Austrian botanists Anton and Christa Sieder were on a hiking trip in remote northern Madagascar when they noticed a beautiful orchid that they couldn’t believe no one had formally reported before. It has a broad, white flower, close to two inches wide—making it the largest known orchid—and a lovely scent, redolent of champagne. Madagascar is known for its wealth of unique orchids, but those northern reaches, which can take days to reach, still hold secrets. A year after the Sieders first reported the find, a botanist from Kew Royal Botanic Gardens, an independent botanical research association, went to see it, confirmed the find, and reported the new species in the Kew Bulletin.

Florida Museum/Andy Kratter

Bird Distinguished Only by Its Song

This is another story of look-alike creatures that turned out to be distinct species. This tiny manakin bird, with a crest of red feathers and a bright yellow splotch across its front, was discovered in Peru in 1996. Scientists immediately noticed that it did not look like any other bird found in the area, and instead resembled ones that live across the continent, in Venezuela. But when they compared the song of the Peruvian manakin to that of its Venezuelan doppelgänger, they realized the birds are different. The newly discovered Machaeropterus eckelberryi, named after a famous bird illustrator, sings a one-note tune that rises in pitch, without the undertones of its cousin. The discovery was reported in the journal Zootaxa.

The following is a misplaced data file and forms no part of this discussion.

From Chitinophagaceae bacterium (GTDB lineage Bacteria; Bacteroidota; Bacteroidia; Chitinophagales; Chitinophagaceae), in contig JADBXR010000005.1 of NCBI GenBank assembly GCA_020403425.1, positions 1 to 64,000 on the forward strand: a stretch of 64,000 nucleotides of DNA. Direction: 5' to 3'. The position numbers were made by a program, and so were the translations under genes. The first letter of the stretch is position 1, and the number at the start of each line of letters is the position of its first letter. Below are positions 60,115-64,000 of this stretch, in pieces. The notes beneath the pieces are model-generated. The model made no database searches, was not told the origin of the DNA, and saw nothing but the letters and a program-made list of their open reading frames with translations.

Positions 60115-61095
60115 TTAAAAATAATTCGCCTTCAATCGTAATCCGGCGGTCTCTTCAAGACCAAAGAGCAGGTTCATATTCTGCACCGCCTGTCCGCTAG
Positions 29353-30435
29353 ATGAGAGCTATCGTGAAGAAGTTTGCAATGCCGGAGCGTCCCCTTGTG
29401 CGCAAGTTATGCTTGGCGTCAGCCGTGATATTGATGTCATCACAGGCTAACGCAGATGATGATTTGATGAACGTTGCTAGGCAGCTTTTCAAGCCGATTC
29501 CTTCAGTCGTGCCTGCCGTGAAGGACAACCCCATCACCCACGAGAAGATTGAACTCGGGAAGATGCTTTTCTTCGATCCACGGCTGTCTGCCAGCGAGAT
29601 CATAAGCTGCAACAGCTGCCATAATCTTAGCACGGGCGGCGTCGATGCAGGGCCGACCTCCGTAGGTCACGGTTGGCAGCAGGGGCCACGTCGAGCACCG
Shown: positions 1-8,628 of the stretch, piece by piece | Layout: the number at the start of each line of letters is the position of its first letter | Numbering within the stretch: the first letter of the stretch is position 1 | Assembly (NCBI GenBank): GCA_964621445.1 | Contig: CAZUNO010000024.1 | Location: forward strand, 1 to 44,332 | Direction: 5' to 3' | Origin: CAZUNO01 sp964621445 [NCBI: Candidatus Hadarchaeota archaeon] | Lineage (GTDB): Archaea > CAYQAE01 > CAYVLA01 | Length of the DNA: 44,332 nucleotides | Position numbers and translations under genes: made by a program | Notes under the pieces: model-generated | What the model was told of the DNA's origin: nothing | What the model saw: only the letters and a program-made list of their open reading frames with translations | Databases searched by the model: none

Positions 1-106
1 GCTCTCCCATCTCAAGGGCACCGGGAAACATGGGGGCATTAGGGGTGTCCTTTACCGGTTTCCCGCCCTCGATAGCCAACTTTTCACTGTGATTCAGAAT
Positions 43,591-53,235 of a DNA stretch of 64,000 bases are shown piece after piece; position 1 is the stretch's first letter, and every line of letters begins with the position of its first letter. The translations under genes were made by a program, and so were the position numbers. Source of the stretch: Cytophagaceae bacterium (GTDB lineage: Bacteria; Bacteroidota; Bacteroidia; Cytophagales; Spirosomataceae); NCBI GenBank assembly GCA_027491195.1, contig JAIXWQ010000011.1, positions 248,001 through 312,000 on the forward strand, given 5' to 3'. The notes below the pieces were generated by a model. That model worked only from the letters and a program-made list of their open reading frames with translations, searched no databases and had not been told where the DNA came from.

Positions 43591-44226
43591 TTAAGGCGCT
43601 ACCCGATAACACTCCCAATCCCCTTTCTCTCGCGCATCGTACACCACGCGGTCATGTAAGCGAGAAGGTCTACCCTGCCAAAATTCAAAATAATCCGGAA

Courtesy Andrew Snyder

Electric Blue Tarantula

Found during a night hike in the Guyana rain forest by Andrew Snyder, a doctoral student at the University of Mississippi, this opalescent blue arachnid is more unusual than even its flashy appearance suggests. Tarantulas typically live alone, but Snyder found a bunch of these inhabiting different holes in the same tree, suggesting that it may be a communal species. This specimen was among more than 30 other species that are probably new to science observed during a month-long survey of the Potaro Plateau in central Guyana, on the northern edge of South America.

Matthew Barrett

Grass That Tastes Like Salt And Vinegar Chips

Australian biologists Ben Anderson and Matthew Barrett were walking around the Pilbara, a desert in Western Australia, to collect new specimens of flora, when they stumbled into a eight new types of Spinifex, a grass that grows in sand dunes. It wasn’t until the team made it back to the lab that they realized, by accident, that one of them carried a rather unusual feature: the taste of salt and vinegar potato chips. “The taste was discovered by accident by my supervisor, Pauline Grierson, late one night during lab work. She was sealing envelopes as she was working with the grass and licked her fingers and wondered where the taste came from,” Anderson said.

Flávia Miranda

A Candle of Anteaters

For a long time it was believed that all the anteaters of Brazil’s rain forest belonged to the same species, Cyclopes didactylus. But Flavia Miranda, a biologist at the Federal University of Minas Gerais, was not convinced. After noticing differences in the fur coloration of some of these mostly nocturnal creatures, Miranda spent 10 years scanning Brazil’s forests and natural history museums to collect biological samples. She then led a team of four other scientists to look at their DNA and identify other differences. Thanks to their study, published this month in the Zoological Journal of the Linnean Society, it appears that there could be up to seven different types of anteaters.